Girls Against Boys ‘Freak*On*Ica ‘
'Freak*On*Ica' sees New York City's primary purveyors of the finest sex-muzik sleazing their way out of the underground and on to a major label, resulting in the merging of GvsB's distinctive garage sound and twin bass onslaught with a new found obsession with electronica. The carnal caress of Scott McCloud's sexually implicit vocals are thrust against a hedonistic background of samples and loops, turning 'Freak*On*Ica' into an attack of delirious desire and amphetamine psychosis sounds.

Mick Harvey ‘Pink Elephants’
At a time when every third-rate indie band is turning to string arrangements and horn sections in an attempt to compensate for a lack of talent and originality, along comes 'Pink Elephants' to show how they should be used. Mick Harvey continues to bring the songs of Serge Gainsbourg to a new audience and the sixteen tracks here present a bittersweet side probably unexpected from a member of the infamously morbid Bad Seeds, although the overall tone is still rather mournful. However, in spite of Mick Harvey's sterling efforts, the album's most obvious highlight is 'I Love You...Nor Do I' which pairs Nick Cave with Anita Lane, and proves itself a worthy successor to his recent duets with Polly Harvey and Kylie Minogue.

The High Llamas ‘Cold and Bouncy’
It must be hard when one band has perfected a sound to the extent that they become the benchmark to which all others are judged. Unfortunately for the High Llamas, that band is Stereolab. However, when long time 'Lab collaborator Sean O'Hagan takes time off to concentrate on his own band, the High Llamas produce their own subtly effervescent take on Krautrock's less stroppy younger brother. If Laetetia Sadier had woken up on Christmas morning hoping for Kraftwerk's back catalogue, only to find the Kinks' greatest hits, and then decided to get the Moog out anyway, this is what Stereolab would sound like. In Utopia, this is the music that lifts would choose to play.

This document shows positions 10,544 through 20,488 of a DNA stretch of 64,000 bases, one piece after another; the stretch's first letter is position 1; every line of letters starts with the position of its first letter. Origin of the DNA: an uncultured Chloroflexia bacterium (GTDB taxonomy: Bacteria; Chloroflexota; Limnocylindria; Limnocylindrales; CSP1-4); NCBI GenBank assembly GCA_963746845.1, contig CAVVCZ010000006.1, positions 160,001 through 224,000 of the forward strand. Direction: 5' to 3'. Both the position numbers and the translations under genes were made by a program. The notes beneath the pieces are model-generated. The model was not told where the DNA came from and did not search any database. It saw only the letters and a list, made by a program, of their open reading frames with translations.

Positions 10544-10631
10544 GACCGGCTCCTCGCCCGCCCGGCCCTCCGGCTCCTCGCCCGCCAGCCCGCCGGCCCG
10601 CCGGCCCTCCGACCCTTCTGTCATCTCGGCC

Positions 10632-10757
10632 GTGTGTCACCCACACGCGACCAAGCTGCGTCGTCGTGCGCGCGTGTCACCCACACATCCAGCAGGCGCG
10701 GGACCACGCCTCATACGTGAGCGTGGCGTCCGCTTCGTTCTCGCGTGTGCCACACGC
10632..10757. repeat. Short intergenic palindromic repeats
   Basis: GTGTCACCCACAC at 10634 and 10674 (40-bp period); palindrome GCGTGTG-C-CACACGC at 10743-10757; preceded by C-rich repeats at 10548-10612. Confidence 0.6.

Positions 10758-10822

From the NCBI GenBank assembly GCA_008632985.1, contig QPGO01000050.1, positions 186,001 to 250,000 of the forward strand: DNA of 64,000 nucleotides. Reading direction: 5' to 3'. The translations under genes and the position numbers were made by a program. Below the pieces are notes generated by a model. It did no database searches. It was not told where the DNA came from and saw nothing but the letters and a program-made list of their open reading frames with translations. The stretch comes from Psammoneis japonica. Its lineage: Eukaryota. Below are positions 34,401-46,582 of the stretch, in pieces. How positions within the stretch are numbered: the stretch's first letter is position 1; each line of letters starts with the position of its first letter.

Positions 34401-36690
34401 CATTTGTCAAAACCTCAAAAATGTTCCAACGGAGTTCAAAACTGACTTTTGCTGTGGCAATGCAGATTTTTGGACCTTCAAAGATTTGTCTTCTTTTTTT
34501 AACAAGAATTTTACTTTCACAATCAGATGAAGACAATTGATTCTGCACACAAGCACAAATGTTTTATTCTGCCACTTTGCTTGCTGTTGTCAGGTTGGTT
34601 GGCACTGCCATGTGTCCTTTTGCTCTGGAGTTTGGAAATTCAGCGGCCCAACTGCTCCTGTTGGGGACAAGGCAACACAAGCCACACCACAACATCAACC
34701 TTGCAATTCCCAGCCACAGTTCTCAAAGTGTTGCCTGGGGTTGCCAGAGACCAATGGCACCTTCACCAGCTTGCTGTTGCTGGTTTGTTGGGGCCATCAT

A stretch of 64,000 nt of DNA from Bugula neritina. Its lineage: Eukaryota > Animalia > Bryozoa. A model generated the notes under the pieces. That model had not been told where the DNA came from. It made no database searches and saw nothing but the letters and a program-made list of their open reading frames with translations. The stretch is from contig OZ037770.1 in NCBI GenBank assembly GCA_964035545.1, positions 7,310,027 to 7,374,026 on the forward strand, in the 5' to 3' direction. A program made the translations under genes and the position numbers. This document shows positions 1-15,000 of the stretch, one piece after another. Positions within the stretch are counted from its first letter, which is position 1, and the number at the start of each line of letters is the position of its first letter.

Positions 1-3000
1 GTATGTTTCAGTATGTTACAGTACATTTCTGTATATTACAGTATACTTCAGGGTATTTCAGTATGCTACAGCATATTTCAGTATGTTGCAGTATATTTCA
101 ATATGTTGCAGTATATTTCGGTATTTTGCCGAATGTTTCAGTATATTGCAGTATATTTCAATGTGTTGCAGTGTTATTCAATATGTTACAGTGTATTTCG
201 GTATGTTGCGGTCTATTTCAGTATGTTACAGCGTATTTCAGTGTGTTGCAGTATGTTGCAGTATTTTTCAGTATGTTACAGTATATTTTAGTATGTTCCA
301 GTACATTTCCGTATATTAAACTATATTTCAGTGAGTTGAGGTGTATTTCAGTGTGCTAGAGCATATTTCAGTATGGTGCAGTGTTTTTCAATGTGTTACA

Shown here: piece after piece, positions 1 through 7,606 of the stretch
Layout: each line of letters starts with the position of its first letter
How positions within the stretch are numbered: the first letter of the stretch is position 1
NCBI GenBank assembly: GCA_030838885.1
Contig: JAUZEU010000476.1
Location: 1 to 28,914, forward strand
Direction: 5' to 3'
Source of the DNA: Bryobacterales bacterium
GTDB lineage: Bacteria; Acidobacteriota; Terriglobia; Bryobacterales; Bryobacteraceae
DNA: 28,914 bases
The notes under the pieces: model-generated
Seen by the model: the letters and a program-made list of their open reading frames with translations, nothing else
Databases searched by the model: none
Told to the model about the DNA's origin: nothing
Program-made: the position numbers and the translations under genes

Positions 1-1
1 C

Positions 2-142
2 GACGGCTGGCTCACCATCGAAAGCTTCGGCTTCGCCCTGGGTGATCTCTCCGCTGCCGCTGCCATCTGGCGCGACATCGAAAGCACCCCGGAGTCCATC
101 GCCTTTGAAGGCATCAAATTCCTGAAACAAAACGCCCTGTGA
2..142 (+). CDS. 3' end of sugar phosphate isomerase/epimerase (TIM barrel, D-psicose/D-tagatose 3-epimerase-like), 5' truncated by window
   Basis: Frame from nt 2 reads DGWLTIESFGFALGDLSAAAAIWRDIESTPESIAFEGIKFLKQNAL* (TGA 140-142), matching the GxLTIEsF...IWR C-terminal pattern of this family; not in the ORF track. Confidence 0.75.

James Iha ‘Let It Come Down’
It's always a risk when a guitarist decides it's time to leave his songwriting partnership behind. Johnny Marr gave us Electronic (like, cheers), and Bernard Butler decided that everyone else just wanted to stop him having any fun, so things can't have been looking good for little James Iha, whipping boy of the Smashing Pumpkins. Would he be able to survive not having anyone to argue with? Would he get in a strop and refuse to work with himself? Would we be able to pronounce his name properly? Fortunately, by ditching the electric guitars, and asking his mates round for tea (including D’Arcy Pumpkin, and Nina Gordon of Veruca Salt), James Iha has made an album of plaintive Neil Young tinged love songs that have well and truly made the Butler redundant.

The Jesus & Mary Chain ‘Munki’